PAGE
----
Wanderers by Chuck Wendig
Updated: Jun 1, 2020
Okay, first things first, I did not read the book, but experienced it in audiobook form. That said, I could not put it down. I can also tell you that there are parts of The Wanderers that you probably don’t want to listen to in public unless you have headphones! It’s fantastic, but there are some drastic bits! As for this particular medium, the narration is well done by both narrators and they’ll keep you enthralled for all 32 hours and change.
The end of the world really does begin with a whimper, rather than a bang. Shana’s life gets turned upside when she discovers her sister sleepwalking and can’t wake her up. Stopping her may mean worsening the condition, so Shana has no choice but to follow and try to keep her sister safe. That is only the beginning though. Soon, others begin to sleepwalk and the authorities become involved. Benji, a former CDC agent, Sadie, a scientist for a shadowy corporation and a mysterious entity named Black Swan quickly get involved, trying to track down and understand the cause of the illness that quickly begins to sweep the area. Meanwhile, politics, religion and the population in general react, as they will to the situation weaving a tapestry depicting a version of modern America.
A plague story for today’s readers
Contemporary is definitely a word I would use to describe this book. Social media posts and podcasts, along with newspaper headlines, are quoted every chapter. The political and social climate mirror our own in many, frankly frightening ways. In my head I keep thinking it’s almost an updated version of The Stand, with a massive plague sweeping the country, just without a literal battle between God and the Devil (spoilers!). People online discuss what’s happening after watching it on the twenty-four hour news cycle. Attitudes quickly turn ugly and incredulous and a Christian extremist group quickly forms, pumping the danger levels to eleven. The prevalence of weapons, climate change, and the general distrust of the educated or anyone different also serve to make things so much worse.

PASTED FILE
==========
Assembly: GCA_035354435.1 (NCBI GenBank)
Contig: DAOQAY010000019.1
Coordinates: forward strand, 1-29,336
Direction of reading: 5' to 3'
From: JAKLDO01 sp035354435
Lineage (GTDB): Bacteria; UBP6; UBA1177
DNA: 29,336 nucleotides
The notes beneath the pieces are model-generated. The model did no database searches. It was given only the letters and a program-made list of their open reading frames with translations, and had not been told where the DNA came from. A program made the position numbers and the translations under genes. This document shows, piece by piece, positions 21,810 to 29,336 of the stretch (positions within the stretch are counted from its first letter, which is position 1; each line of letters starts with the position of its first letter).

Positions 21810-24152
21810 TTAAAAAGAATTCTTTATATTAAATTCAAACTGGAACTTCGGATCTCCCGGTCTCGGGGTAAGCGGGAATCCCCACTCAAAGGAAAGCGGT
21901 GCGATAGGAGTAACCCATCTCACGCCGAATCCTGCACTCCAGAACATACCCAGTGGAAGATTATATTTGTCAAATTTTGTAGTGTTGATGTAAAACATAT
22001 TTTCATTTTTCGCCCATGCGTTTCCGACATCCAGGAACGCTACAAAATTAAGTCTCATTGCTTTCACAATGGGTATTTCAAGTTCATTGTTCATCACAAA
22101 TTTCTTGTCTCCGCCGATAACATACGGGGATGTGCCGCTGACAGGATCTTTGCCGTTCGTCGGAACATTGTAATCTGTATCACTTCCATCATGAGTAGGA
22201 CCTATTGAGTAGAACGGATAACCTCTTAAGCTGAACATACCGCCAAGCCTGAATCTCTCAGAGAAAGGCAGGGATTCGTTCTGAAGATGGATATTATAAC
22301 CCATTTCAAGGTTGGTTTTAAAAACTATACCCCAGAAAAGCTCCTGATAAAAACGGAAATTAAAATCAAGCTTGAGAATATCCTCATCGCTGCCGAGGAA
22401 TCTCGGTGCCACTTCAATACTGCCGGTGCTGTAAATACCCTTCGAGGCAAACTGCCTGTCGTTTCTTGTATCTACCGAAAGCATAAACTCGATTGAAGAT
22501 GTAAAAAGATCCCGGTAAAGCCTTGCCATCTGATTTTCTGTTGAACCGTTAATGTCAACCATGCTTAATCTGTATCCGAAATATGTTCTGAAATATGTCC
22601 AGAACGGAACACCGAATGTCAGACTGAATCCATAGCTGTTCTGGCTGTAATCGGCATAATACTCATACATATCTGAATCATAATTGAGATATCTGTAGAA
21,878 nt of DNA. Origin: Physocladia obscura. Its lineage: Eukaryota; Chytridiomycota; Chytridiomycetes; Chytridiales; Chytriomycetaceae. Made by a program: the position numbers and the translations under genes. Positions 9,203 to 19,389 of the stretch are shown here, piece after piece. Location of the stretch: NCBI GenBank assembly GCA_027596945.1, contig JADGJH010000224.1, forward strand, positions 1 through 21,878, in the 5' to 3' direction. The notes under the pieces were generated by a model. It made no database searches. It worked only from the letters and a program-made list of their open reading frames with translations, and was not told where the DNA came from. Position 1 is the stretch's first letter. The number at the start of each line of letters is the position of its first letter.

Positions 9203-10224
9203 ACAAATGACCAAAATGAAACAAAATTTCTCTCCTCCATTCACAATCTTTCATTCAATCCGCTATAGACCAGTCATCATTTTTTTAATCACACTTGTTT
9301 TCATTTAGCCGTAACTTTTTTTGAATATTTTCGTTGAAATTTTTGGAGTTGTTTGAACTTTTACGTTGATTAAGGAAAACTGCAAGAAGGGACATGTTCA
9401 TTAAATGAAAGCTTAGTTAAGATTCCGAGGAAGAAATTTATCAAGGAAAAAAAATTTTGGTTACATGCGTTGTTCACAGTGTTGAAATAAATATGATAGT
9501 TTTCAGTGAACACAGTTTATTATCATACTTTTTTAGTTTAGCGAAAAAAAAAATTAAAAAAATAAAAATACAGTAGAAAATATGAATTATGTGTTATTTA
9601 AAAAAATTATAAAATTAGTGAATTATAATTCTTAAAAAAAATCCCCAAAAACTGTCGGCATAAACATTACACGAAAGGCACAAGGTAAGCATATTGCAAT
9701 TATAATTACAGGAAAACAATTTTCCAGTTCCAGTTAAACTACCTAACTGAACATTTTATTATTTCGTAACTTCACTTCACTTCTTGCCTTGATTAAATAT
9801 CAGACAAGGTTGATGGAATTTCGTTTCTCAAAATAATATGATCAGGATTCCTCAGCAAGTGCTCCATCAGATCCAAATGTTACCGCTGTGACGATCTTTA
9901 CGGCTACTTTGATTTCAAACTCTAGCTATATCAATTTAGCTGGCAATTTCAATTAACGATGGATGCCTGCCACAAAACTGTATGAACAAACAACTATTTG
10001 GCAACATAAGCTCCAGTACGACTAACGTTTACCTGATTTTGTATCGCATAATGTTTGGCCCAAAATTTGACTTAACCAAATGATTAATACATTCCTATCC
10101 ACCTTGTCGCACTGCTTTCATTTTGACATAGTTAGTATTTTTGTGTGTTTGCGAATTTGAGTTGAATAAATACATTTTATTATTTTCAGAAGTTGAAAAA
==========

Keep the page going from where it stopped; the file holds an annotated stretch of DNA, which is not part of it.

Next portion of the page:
It’s a Wild Ride
I went in assuming I could guess where the story would go, but I was so, so wrong. Wendig has a way of making you comfortable, getting you to think you can predict how things will turn out, and then he twists the entire narrative and you find yourself shocked at the direction it has taken. As someone who writes and reads a lot, I found this incredibly refreshing. I was pretty much riveted to this book every step of the way. Unraveling the mystery of the disease is only part of what kept me so obsessed with finishing the story, but I don’t want to reveal what else is in there. No need to ruin it!
Gray Characters are More Fun
Another aspect I enjoyed were the characters. Initially, I was a little worried that Shana, one of the main focuses, was just going to be an obnoxious teen (which, let’s be real, sometimes she is), but it was cool watching her grow up and expand as a person. She goes from lamenting the fact that she isn’t going to college and feeling like a total loser to shepherding her sister and other sleepwalkers across the country, and without even complaining about it too much. She makes mistakes and she isn’t a saint, and that’s true for all of the characters we meet. It’s fantastic. Benji and Sadie are far, far away from being altruistic paladins of truth and justice. There only character I would consider straight-up evil is probably Ozark, the leader of a religious white supremacist group that crops up, and I say that, because he is over the top, rape is a special kind of evil, bad. Name a horrible thing. Ozark has at least fantasized about doing it.
Everyone else who you are meant to love is pretty lovable though, despite their various, numerous flaws.
Omg, the end!
I’m going to keep this brief, but the end is fantastic. Like, you know that scene at the very end of horror movies? The one where they want you to walk away rattled, knowing that the trouble is not over? This ending nails it and nails it hard. The last scene in this book should be held up as an example of how to end freaky stories for the next couple of decades. That is all I’m going to say about it.
What is it Like?
Bechdel Test: Pass